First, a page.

Punk’s Not Dead #5 Review: Dorothy’s Grand 1960’s Adventure

Posted by June 23, 2018 Comment

Punk's Not Dead #5
8 / 10 Reviewer
{{ reviewsOverall }} / 10 Users (0 votes)
BC Rating
Summary
Writer: David Barnett, Artist: Martin Simmonds, Color Artists: Dee Cunniffe and Martin Simmonds, Flats: Dee Cunniffe, Letters: Aditya Bidikar, Cover by: Martin Simmonds, Variant Covers by: Matthew Taylor; Martin Simmonds, Editorial Assistant: Chase Martoz, Editor: Shelley Bond, Punk's Not Dead created by David Barnett and Martin Simmonds, Publisher: IDW Publishing, Release Date: Out Now, Price: $3.99

We learn Dorothy’s career from years ago. She used to be a freelance hunter of the paranormal who took frequent dips in the Fountain of Youth, but a particularly intense case aged her to look as she does now. This is when she joined up with the British government. In the present, Fergie and Sid return home, and the Oggy situation takes a turn.

Punk's Not Dead #5 cover by Martin Simmonds
Punk’s Not Dead #5 cover by Martin Simmonds

Dorothy is a great character, so it’s nice to get more of her story and what led her to the present day. Making her sleep around with everyone has become an overused trope in such characters these days, but that’s not a major complaint.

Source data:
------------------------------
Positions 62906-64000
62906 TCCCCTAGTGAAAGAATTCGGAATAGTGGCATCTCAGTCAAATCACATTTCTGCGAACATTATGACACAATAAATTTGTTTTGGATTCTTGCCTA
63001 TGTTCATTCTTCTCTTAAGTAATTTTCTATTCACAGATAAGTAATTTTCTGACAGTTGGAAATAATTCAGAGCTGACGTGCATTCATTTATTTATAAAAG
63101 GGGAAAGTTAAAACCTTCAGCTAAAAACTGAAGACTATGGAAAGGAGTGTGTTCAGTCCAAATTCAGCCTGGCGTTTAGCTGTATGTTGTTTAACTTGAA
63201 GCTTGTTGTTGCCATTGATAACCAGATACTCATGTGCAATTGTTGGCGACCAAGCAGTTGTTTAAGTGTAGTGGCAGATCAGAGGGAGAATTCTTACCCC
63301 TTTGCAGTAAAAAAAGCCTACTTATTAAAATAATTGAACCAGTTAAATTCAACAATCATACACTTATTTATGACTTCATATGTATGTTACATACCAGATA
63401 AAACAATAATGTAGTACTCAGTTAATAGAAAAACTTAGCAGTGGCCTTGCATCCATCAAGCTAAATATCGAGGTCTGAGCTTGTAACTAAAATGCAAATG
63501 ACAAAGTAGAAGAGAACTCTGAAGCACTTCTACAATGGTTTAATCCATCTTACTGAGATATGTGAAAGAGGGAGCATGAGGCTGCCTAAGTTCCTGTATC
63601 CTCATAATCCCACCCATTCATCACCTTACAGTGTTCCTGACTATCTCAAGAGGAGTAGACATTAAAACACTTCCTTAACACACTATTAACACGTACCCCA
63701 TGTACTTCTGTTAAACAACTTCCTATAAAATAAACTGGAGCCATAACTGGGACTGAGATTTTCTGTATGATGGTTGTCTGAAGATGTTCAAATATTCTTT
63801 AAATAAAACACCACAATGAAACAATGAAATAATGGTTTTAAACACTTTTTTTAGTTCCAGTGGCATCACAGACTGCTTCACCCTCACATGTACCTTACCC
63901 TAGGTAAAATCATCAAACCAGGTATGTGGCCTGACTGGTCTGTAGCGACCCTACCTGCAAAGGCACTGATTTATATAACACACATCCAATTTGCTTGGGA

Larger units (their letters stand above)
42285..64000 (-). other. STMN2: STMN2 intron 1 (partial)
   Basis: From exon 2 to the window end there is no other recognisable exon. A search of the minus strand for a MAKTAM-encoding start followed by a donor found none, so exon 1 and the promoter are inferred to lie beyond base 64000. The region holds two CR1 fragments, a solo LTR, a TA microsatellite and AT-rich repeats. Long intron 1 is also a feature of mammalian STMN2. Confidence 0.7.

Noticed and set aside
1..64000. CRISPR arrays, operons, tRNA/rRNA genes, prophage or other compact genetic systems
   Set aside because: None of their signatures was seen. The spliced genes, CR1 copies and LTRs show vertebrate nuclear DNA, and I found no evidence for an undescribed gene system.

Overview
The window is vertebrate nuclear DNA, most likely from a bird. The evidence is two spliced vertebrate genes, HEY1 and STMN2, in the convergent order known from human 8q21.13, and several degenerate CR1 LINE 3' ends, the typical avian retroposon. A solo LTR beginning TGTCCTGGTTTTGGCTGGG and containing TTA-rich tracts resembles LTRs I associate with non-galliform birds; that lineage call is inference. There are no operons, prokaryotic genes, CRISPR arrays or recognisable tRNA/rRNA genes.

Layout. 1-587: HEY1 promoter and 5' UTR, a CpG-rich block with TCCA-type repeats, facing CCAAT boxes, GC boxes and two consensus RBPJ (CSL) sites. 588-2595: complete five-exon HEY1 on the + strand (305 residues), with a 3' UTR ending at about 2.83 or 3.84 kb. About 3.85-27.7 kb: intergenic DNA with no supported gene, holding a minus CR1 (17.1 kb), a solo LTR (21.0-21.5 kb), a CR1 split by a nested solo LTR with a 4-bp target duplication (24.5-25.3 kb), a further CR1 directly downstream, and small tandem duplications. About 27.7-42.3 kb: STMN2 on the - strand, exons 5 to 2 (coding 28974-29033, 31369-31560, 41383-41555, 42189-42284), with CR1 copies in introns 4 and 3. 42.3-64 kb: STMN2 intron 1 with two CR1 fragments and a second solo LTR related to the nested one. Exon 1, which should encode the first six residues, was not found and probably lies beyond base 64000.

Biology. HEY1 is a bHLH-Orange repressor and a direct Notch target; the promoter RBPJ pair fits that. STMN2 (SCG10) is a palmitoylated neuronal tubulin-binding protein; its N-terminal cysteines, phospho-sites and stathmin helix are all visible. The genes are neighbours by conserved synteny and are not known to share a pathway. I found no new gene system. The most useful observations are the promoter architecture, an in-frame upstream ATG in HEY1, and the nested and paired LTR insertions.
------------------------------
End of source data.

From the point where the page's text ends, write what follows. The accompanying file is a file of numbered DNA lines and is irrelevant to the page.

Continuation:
Her story is undoubtedly bizarre, as not many characters have the Fountain of Youth written into their backstory.

The pacing is quick too; we don’t spend too long in any one scene. The comic turns drastically more intense in the present, with shadowy figures hunting Fergie and the stuff with Oggy.

There’s not a lot more to say about the story of this one. It’s not brilliant, but it’s fun. The flow is good, and there are a handful of good one-liners. It’s just a solid comic story.

Punk's Not Dead #5 art by Martin Simmonds and Dee Cunniffe
Punk’s Not Dead #5 art by Martin Simmonds and Dee Cunniffe

Martin Simmonds shakes up his art style for the scenes in the 1960’s, and it’s impressive to see an artist shake up their recognizable aesthetic so much. It’s a flatter style that capitalizes on the groovy 1960’s idea. When things need to get creepy, it can still get creepy. The section in the present returns to the normal comic style, and it still looks great. The colors, which were in part done by Dee Cunniffe, are wild and contrasting throughout, thought to varying degrees depending on the era presented.

Punk’s Not Dead #5 is another solid issue of the series, giving a fun backstory to one of its main characters. The flow is good, and the art remains among the comic’s strongest assets. This one earns a recommendation. Check it out.

What people say... Leave your rating
Order by:

Be the first to leave a review.

User Avatar User Avatar
Verified
{{{ review.rating_title }}}
{{{review.rating_comment | nl2br}}}

Show more
{{ pageNumber+1 }}

Leave your rating

(Last Updated June 23, 2018 12:36 pm )

Related Posts

None found

About Joshua Davison

Josh is a longtime super hero comic fan and an aspiring comic book and fiction writer himself. He also trades in videogames, Star Wars, and Magic: The Gathering, and he is also a budding film buff. He's always been a huge nerd, and he hopes to contribute something of worth to the wider geek culture conversation. He is also happy to announce that he is the new Reviews Editor for Bleeding Cool. Follow on Twitter @joshdavisonbolt.

View All Posts